Key Points:

America's Centre for Environmental Health is 'initiating legal action' against Apple Computer after a Greenpeace report found hazardous chemicals and materials it claims are in the hyper-popular iPhone.

The environmental organisation says it conducted tests on 18 internal and external iPhone components and its scientists' findings included toxic brominated compounds in the phone's antenna.

It says materials in the phone violate California law.

Under the state's Proposition 65 law, products that expose consumers to phthalates and chemicals that are reproductive toxins or carcinogens must carry a warning label.

Greenpeace said the tests indicate a mixture of toxic phthalates was found on the coating of the headphone cables.

The fact that the iPhone battery is glued and soldered into the handset, it claimed, hinders recycling efforts.

"It was disappointing to see the first release of the iPhone putting on the market a toxic product," Greenpeace spokesperson Zeina Alhajj said.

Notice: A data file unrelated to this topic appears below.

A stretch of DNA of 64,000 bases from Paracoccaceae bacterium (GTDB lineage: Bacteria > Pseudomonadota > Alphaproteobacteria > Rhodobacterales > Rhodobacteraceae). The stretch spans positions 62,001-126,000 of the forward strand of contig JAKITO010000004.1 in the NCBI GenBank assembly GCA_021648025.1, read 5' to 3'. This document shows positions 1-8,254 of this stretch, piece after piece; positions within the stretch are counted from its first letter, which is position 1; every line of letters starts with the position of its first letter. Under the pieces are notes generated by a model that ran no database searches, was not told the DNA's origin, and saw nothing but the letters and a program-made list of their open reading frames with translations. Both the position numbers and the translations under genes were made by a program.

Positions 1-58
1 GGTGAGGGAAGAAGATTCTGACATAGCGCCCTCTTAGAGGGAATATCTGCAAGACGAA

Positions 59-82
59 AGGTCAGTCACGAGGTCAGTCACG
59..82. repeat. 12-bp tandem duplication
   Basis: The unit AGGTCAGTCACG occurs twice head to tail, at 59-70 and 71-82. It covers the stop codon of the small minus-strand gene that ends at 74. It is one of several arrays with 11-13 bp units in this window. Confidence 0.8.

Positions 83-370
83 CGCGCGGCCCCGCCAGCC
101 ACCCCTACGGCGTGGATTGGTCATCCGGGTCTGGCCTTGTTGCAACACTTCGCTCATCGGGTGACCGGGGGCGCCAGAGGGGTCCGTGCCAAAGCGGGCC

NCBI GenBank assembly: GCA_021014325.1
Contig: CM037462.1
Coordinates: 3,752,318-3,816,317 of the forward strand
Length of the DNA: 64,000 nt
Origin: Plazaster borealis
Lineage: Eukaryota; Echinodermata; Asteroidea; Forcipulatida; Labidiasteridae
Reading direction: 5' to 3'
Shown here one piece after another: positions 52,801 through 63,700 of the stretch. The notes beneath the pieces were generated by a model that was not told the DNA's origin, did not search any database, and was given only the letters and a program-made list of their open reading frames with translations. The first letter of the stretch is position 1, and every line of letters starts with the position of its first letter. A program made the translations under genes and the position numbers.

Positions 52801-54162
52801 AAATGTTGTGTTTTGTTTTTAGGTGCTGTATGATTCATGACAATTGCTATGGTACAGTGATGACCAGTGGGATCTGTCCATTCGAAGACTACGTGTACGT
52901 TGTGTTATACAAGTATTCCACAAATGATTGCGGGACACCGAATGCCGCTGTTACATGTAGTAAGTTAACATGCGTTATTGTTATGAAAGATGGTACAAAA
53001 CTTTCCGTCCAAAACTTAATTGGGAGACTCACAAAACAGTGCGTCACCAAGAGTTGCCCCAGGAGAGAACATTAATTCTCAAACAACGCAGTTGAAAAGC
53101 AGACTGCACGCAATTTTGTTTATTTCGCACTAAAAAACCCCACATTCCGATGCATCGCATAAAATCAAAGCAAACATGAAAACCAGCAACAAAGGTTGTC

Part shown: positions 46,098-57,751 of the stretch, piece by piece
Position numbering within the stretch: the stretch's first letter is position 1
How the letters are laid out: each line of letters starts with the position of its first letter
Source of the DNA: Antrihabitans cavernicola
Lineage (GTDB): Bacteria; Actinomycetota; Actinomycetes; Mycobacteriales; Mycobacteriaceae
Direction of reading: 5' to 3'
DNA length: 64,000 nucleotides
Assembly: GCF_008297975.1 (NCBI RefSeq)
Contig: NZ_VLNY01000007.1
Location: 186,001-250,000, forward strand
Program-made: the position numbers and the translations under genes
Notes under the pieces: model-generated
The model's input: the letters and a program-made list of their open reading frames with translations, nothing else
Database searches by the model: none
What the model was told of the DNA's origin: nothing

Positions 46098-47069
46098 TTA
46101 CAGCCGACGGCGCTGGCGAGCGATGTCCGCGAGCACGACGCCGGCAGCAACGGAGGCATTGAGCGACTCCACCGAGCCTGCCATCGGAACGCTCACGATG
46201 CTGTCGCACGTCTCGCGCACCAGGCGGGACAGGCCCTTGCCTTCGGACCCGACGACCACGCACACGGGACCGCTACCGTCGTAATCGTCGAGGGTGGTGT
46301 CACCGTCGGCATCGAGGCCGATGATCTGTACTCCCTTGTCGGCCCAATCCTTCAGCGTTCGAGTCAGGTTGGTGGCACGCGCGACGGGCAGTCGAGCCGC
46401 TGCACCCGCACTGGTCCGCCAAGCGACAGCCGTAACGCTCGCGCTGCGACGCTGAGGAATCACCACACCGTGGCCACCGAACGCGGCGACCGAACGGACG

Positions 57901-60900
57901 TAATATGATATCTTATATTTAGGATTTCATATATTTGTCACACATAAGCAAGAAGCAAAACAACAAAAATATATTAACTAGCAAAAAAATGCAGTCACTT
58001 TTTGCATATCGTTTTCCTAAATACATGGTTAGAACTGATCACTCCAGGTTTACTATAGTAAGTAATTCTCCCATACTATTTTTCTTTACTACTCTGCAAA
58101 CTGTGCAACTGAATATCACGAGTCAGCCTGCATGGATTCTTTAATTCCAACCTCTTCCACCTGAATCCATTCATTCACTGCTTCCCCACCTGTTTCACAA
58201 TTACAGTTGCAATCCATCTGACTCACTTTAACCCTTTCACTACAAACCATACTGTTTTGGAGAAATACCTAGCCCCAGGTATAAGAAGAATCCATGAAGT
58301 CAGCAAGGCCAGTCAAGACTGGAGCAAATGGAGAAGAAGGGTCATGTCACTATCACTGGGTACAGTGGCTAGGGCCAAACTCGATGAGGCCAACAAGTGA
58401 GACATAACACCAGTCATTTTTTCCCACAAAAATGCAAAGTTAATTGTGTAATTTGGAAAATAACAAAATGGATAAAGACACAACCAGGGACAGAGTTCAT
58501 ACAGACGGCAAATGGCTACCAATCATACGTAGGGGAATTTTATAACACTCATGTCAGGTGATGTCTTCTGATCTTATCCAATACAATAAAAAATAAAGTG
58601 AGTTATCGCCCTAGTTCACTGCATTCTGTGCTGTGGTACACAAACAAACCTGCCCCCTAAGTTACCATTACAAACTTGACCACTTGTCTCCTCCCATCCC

"We hope that the next release of the iPhone on a global level will bring us a greener iPhone."

Greenpeace said in a news release that recycling gadgets like the iPhone jeopardises both the environment, and the health of those charged with dismantling them to recycle.

"There is no reason to have these potentially hazardous chemicals in
iPhones" said Michael Green, Executive Director of the Centre for Environmental Health.

"We expect Apple to reformulate their products to make them safer from cradle to grave, so they don't pose a threat to consumers, workers or the environment."